by Konrad Bercovici · 11/21/11
This essay by Romanian-born Konrad Bercovici (1882–1961) was published in in the September 12, 1923 issue of The Nation.
There is an old European saying that every country deserves the kind of Jews it has.
If so, New York does not know what it deserves, for it has every kind—gangsters, social workers, philanthropists, corrupt politicians, patriotic capitalists, preaching socialists, anarchists, bigots, atheists, ignorant illiterates, highly educated men. Every kind of Jew, from the lowest strata of humanity to the peak of culture, is represented here—a complete nation. The only way to purify water is to sterilize it. The only way to purify a nation is to kill it. You can kill a Jew but you can’t kill the Jews. Spain has learned that. Russia has had her lesson. Poland has tried to solve her Jewish problem in a river. Hungary has imitated Poland. Rumania has tried to imitate them. Germany is doing it now. But it all comes down to one and the same thing. You can kill a Jew, ten, a hundred, a thousand, but you can’t kill the Jews. They cannot even be absorbed. No sooner has the inevitable process of absorption begun in a country, after two generations of tolerance has put the national or racial consciousness to sleep, than an anti-Semitic outbreak in that country or in another awakens the consciousness in the Jews and the reluctance to absorb them in the non-Jews. And the would-be alloy separates like non-mixable chemical matter, a little tarnished but not welded.
During my long residence in New York, I have observed the following changes in one man: he arrived a bearded talmudical scholar in 1910. Rabbi Glockman was then less than thirty years old. He had a wife and four children, two sons and two daughters. The oldest was twelve years old, which meant that the father had married at eighteen. A year later Rabbi Glockman was still teaching Hebrew in a little after-school “Cheder” where the Jewish children were sent by their parents so as not to forget they were Jews. The school was on Division Street, way down on the East Side. Two years later, with the beard a little trimmed, Mr. Glockman owned a “Kosher” delicatessen store on Second Avenue near Tenth Street. The place closed on Friday evening and remained closed till Saturday after prayers. Mr. Glockman was the president of a congregation. Four years later, Mr. Glockman was partner in a shirtwaist factory where they worked on the Sabbath. The beard was completely gone. They lived in the Bronx. Six years later, Mr. Glockman smoked on the Sabbath, ate “unclean” food, and was denounced in a strike as the worst exploiter. He employed only Italian labor and had changed his name to Bell, George Bell, and had moved from the Bronx to Morristown because there were no Jews there. Eight years later, his daughter had married a Gentile. But then the railroad strike broke out. The great Morristown plan, by which the wealthiest commuters manned the trains, entered into vogue. Mr. Bell came to the station every morning with his overalls under his arms, ready to take his place as a scab—to help the country. But Mr. T. and Mr. F. who were at the head would not have the Jew with them in the cab. He had to ride as a passenger. They would not even give him the privilege of acting as conductor. Today Mr. Bell is again Solome Glockman. He lives in Harlem, in the heart of the Jewish district.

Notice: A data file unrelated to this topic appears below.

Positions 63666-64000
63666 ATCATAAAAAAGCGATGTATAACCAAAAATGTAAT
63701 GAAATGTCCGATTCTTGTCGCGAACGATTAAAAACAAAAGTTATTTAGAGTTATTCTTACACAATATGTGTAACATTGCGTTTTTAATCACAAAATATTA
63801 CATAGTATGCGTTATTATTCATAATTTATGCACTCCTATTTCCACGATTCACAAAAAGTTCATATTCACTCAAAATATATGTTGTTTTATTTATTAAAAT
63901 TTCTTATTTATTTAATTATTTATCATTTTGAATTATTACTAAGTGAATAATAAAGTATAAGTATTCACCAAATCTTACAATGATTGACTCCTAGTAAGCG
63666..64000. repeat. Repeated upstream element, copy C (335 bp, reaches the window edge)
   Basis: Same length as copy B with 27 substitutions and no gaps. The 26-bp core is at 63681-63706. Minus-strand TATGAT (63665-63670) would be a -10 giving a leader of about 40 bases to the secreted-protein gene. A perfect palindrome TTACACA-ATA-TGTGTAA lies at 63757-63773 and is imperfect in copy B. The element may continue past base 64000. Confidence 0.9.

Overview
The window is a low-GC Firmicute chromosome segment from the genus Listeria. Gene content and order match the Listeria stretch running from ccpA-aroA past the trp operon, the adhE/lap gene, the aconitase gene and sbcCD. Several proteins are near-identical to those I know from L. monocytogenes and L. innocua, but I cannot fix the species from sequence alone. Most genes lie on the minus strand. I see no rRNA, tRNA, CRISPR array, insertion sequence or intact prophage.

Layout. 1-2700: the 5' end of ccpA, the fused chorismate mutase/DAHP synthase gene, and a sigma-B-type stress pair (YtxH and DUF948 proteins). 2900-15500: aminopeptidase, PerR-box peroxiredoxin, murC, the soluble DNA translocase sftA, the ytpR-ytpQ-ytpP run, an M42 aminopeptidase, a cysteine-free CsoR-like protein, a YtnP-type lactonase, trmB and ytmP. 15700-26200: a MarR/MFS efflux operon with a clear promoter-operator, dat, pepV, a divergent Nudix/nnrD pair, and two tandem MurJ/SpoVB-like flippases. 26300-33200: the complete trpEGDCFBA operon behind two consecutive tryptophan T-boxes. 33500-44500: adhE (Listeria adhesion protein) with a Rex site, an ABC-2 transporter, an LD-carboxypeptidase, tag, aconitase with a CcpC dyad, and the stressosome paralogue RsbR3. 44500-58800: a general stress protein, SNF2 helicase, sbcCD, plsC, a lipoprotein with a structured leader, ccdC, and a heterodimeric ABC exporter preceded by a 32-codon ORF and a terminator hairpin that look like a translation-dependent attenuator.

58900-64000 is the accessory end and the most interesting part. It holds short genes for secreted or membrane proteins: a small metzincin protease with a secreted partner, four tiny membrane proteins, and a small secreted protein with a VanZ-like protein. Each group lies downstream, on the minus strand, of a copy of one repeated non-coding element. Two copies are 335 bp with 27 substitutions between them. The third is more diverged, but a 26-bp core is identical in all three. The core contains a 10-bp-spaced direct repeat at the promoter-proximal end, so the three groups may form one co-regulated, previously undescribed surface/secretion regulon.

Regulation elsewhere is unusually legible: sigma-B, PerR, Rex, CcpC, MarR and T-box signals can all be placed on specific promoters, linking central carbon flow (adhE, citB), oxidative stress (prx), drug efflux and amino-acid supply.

He is a member of the congregation and a fanatical Zionist. Even the beard was allowed to grow back, a little trimmed, to its full length. Until the daughter divorced her husband and married a Jew she was not allowed to cross her parents’ door.
An exception? No. It is typical.
When the first Jews came to live in New York, then New Amsterdam, in 1630 or thereabouts, Peter Stuyvesant was governor. They were known as Portuguese Jews. In reality they were Spanish Jews, escaped from Spanish persecution, who had acquired Portuguese citizenship in Brazil, then ruled by Portugal. Peter Stuyvesant unscrewed his wooden leg and, beating the governmental desk with it, asked for their extermination. They were unworthy to tread the earth, he argued. He hated Jews. But that Mayflower Jewry dealt in gorgeous silks and beautiful jewelry, which they received from compatriots the world over, and they had many supporters. There are several cemeteries full of these Jews in New York. One is a small triangle lot on the southeastern corner of Eleventh Street and Sixth Avenue. Another one is on the Bowery below Canal Street. There are washlines strung between the red-brick houses on both sides of this cemetery. The houses are inhabited by Greeks and Italians. At night the shadows of the fluttering white bed sheets give a ghastly animation to the weather-beaten crookedly leaning gray tombstones. There is another cemetery in a backyard of a Jewish theater on Second Avenue.